Academic journal article Missouri Law Review

The Disaggregated State in Transnational Environmental Regulation

Academic journal article Missouri Law Review

The Disaggregated State in Transnational Environmental Regulation

Article excerpt

I. INTRODUCTION

This Article argues against a positivist view of international environmental law that (i) conceives of states as unitary entities that speak with one voice in pursuit of a single national interest, (1) and that focuses on (ii) authoritative sources of law and (iii) the binding force of these sources of law. Further, this Article argues for a view of transnational law that (i) views the state as disaggregated, rather than unitary, (ii) focuses on informal legal mechanisms that do not have authoritative status and (iii) directs attention towards law's facilitative functions and away from law's binding force. This special issue's theme of transnational administrative law is specifically addressed by looking at a case study of transnational regulation, and an examination of the antecedents for this form of regulation in the administrative structures of Canadian federalism. But first, a point about terminology.

"International environmental law" is typically categorized as a subset of public international law, which is "a body of law created by nation states for nation states, to govern problems that arise between nation states." (2) International environmental law is further typically defined in terms of its authoritative binding sources (3) and the subject matter it regulates, namely the environment. (4) In this Article, I use the term "transnational environmental law" to denote the body of law that regulates environmental matters that lie beyond the capacity of individual states to regulate. This body of law is not necessarily created by states acting as unitary entities, nor does it necessarily regulate such states.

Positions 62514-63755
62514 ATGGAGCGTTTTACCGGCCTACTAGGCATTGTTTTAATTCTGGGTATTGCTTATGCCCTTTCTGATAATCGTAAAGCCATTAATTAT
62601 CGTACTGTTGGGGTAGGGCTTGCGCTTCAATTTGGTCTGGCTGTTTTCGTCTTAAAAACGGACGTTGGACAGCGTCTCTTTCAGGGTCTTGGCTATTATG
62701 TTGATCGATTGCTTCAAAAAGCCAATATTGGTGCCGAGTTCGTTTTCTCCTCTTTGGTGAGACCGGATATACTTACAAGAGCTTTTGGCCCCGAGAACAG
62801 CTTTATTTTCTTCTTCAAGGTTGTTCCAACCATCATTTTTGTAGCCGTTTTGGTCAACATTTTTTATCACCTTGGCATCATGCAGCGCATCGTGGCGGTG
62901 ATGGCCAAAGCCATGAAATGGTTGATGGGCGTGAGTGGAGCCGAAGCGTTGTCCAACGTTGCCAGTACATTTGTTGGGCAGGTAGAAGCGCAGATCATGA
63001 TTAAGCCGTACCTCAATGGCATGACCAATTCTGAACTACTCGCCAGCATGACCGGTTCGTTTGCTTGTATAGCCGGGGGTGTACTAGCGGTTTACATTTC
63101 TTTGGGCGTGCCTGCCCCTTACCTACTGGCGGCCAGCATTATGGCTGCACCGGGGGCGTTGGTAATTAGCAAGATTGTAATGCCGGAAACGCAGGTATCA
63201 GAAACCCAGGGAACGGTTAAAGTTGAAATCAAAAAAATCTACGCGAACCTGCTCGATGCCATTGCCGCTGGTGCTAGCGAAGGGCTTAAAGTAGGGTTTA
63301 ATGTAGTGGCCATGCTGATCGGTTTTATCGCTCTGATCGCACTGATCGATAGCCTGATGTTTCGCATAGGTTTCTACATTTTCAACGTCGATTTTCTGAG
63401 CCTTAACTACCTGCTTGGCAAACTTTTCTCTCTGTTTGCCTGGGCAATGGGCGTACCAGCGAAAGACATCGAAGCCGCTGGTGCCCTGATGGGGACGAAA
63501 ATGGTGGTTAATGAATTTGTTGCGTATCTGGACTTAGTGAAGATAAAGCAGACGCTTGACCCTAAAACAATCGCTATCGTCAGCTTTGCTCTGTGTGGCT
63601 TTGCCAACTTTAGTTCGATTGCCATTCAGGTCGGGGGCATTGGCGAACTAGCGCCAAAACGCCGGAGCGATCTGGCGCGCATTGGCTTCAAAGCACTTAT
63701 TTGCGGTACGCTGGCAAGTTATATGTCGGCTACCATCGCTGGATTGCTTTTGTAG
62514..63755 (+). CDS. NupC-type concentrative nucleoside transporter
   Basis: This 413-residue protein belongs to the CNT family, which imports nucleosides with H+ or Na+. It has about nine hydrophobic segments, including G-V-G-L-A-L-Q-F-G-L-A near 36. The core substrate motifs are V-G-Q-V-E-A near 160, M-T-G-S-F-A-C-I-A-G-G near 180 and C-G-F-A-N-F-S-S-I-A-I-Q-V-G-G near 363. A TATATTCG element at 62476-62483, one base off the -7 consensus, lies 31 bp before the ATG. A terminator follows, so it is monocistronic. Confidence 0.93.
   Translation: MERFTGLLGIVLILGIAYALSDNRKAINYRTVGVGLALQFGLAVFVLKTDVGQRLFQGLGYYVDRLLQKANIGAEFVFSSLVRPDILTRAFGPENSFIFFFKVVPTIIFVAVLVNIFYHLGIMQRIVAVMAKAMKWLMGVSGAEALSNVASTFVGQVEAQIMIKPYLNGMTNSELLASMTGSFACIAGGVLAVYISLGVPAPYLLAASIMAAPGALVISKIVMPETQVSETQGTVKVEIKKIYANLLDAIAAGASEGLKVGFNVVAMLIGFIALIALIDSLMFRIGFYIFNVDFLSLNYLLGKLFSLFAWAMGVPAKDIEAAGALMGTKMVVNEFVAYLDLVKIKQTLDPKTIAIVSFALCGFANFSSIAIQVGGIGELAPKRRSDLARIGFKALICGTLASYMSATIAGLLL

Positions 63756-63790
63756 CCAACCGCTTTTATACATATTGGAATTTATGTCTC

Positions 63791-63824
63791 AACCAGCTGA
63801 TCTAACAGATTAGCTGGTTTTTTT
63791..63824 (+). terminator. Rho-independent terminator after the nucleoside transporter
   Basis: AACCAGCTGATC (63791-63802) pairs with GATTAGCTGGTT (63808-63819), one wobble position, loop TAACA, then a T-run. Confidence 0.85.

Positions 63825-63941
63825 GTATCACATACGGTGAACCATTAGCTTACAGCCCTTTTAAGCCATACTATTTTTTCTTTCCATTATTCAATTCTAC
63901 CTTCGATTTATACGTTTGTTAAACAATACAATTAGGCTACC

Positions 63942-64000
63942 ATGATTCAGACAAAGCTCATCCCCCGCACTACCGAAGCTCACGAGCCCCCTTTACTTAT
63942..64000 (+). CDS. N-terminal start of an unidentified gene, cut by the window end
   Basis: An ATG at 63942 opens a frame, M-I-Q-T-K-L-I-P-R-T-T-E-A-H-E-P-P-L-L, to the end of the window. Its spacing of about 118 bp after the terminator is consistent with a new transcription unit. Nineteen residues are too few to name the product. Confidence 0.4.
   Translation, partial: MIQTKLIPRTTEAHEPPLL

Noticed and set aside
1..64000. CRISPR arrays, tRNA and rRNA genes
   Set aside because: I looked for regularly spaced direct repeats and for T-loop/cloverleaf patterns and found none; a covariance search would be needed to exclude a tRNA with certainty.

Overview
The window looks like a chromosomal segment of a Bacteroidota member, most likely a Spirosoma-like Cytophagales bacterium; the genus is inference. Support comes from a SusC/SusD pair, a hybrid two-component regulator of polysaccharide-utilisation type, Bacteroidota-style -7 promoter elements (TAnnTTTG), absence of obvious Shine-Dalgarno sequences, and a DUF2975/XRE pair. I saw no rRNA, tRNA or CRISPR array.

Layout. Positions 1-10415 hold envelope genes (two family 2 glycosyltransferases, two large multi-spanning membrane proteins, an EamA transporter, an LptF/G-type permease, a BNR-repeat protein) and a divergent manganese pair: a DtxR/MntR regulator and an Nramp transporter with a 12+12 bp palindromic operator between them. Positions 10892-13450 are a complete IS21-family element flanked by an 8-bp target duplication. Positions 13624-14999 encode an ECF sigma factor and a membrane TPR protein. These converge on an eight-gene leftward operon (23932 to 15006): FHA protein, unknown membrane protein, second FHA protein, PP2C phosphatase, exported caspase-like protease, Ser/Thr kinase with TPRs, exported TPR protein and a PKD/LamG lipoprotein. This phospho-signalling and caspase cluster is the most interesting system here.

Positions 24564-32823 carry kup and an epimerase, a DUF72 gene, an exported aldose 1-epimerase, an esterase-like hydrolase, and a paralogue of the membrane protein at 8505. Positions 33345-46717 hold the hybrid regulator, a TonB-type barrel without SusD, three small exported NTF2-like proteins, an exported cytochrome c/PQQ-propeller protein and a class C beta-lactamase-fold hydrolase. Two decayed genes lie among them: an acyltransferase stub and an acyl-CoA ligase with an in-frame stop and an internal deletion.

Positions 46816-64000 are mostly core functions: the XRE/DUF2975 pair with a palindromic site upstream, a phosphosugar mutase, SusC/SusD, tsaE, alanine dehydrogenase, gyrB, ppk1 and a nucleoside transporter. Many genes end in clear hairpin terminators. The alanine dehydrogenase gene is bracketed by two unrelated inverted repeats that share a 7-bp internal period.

This Article analyzes a particular administrative form of transnational environmental law that arises from interactions among sub-national units and draws on three bodies of literature: transnational network theory, global administrative law, and theories of federalism. These bodies of theoretical writing are drawn upon in order to demonstrate that transnational environmental regulation can involve disaggregated, rather than unitary states, as well as regulatory instruments that have neither an authoritative source nor binding effects; this form of transnational administrative regulation can further be explained in non-positivist and federalist terms. The Article aims to make two main contributions. First, through a discussion of concrete examples, it aims to illustrate and refine the theories it applies. Second, the Article aims to demonstrate that the dominant positivist conception of international environmental law is incomplete. In particular, the Article argues that a non-positivist theory of transnational environmental regulation that draws on transnational network theory, global administrative law, and theories of federalism can account for forms of transnational environmental regulation that the dominant positivist conception of environmental regulation is incapable of adequately explaining.

Before engaging the main arguments of this paper, the theories upon which this Article draws are briefly outlined and the contrast between these theories and a positivist view of international law will be highlighted. The following paragraphs will indicate how the literature on transnational network theory and global administrative law contrast with elements of the positivist view of international law, and how the literature on environmental federalism and non-positivist federalism can be interpreted to contrast with the positivist view.

First, consider transnational network theory, whose proponents argue that relationships among states are increasingly shaped by interactions among actors from various states who work within the legislative, adjudicative and administrative branches of their respective states, and in particular, in regulatory agencies. (5) These emerging regulatory networks displace the form of international cooperation that Professor Kal Raustiala has called "liberal internationalism", which is "[b]ased on multilateral treaties, often coupled with international organizations[. …

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